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King's-Bench Bar, indicted of Perju The King was very uneasy under 1686. ry, to which he pleaded guil:y. the Reitiaint of the Teltat, by
The Army, as we have said, was which Roman Catholicks were exkept up, and inc: eased, and being cluded from all Places of Trust, and quartered up and down in the Coun- made it his great Study to get over tries became a great Grievancce to it; in order to which, a Proposition the Subject ; to ease whom, and to was ttarted, and very ftrenuously inure the Soldiers to a War-like argued in Pamphlets, That the King, Manner of Living, the King caused in case of Necefiti, had a Power of his Army to lie encamped on Houns- difpenling with Laws; and that he low-Heath, a good part of this Sum. was Judge of that Necellily. This mer, as he did also every Summer was brought into Westminster. Hall, after, all his Reiga.
and caused to be declared for Law June 21. Mr. Samuel Johnson, in the following Manner ; Clerk, was tried at the King's- Benih An Action was this Trinity-Term, Bar upon an Information of High brought by one Godden against Sir Misdemeanor, for writing and pub. Edw. Hiles, for holding the Place lishing (wo Libels, of which he was of Governor of Dover Castle with. found Guilty ; and on the 16th of out qualifying himself according to November following was senten- Law by taking the Telt, &c. to ced to iland in the Pillory, to be which he pleaded the King's Dile whipt from Neugate to Tyburn, and penfation; the Validity of which bebesides, fined 500 Marks, and to ing disputed, it was referred to a lie in Prison till it is paid.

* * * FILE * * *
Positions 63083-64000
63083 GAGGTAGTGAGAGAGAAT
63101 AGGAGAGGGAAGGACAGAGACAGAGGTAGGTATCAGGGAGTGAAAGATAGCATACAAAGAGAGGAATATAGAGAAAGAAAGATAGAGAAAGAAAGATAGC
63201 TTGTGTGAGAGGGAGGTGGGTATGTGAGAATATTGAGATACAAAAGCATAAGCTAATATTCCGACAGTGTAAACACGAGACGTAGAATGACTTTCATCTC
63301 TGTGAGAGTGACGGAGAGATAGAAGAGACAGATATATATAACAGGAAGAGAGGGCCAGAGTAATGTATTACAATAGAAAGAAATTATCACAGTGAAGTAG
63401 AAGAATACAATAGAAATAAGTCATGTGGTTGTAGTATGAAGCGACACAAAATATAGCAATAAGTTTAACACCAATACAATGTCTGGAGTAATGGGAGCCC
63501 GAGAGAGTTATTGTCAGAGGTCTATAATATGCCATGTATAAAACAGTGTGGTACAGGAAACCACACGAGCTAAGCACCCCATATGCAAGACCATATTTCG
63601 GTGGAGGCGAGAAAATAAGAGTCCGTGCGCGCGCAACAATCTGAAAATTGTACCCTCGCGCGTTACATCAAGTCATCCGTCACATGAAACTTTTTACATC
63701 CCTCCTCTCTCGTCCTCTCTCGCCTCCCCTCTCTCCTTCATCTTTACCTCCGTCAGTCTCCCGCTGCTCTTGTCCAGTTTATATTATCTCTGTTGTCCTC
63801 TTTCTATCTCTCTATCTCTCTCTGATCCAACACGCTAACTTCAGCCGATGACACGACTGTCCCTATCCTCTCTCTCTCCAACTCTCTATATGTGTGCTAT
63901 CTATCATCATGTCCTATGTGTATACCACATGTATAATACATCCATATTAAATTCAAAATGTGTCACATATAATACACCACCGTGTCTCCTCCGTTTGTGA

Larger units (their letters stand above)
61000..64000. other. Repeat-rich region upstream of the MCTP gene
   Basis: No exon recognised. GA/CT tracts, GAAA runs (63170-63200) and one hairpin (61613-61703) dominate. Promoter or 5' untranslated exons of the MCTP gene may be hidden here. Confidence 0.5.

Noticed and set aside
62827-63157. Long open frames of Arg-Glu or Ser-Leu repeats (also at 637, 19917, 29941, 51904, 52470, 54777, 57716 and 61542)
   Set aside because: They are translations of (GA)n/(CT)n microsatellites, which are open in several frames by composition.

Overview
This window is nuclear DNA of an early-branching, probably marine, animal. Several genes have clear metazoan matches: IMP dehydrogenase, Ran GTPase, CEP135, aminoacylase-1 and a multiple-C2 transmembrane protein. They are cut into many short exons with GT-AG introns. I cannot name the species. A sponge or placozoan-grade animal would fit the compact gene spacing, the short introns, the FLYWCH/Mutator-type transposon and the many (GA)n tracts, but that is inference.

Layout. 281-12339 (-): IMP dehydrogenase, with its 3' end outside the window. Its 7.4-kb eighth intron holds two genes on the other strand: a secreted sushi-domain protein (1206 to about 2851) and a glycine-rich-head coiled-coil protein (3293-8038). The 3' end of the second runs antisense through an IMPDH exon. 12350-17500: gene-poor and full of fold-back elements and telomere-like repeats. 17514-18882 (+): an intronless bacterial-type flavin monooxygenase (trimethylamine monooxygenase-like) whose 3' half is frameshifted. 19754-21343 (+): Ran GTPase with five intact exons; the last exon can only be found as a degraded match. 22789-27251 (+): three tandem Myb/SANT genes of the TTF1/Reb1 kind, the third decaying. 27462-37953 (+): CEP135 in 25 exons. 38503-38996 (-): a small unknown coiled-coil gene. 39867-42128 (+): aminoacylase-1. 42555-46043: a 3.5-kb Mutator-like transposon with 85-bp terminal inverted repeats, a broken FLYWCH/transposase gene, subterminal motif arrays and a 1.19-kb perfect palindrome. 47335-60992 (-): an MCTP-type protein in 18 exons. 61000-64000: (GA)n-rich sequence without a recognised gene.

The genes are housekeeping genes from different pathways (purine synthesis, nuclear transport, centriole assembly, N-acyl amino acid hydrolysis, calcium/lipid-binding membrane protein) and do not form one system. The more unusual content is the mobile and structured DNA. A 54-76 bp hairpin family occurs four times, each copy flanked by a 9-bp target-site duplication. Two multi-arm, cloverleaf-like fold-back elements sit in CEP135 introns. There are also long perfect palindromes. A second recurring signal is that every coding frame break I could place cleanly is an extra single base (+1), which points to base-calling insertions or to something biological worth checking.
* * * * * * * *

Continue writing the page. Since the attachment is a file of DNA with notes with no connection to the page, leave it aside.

fpecial Verdict; and the judges be. July 17, the Earl of Powis, the ing consulted, they did all, except Lord Arundel of Wardo:r, the Lord one, Mr. Justice Street, agree in Bellafis, and the Lord Dover, all the following Judgment, viz. Roman Catholicks, were sworn of the King's Privy Council.
1. That the King is an Independent The King having named Dr. Prince. Cartwright Dean of Rippon, and 2. That the Laws are the King's Dr. Parker Archdeacon of Canterbu Laws, y, to succeed the eminently learn 3. That the Kings of England have ed and pious Dr. Pearson, and Dr. Power to dispense with Penal Fell, deceased, in the Bishopricks Laws, if Necessity require. of Chefter and Oxford, they were 4. That they ar.. Judges and ArEccordingly consecrated
bitrators, and have power to 7th of Otober.
judge of the Neceflity, which The King, that he might de. may
induce them to make use of Donstrate his Respect to the Church these Dispensations. nd Court of Rome, was pleased to And lastly, That the Kings of Eng. and the Earl Casllemaine Ambassa land cannot renounce the Preroor to the Pope, where he made a gatives annexed to the Crown. ery splendid Entry, and was recived with mach Affection.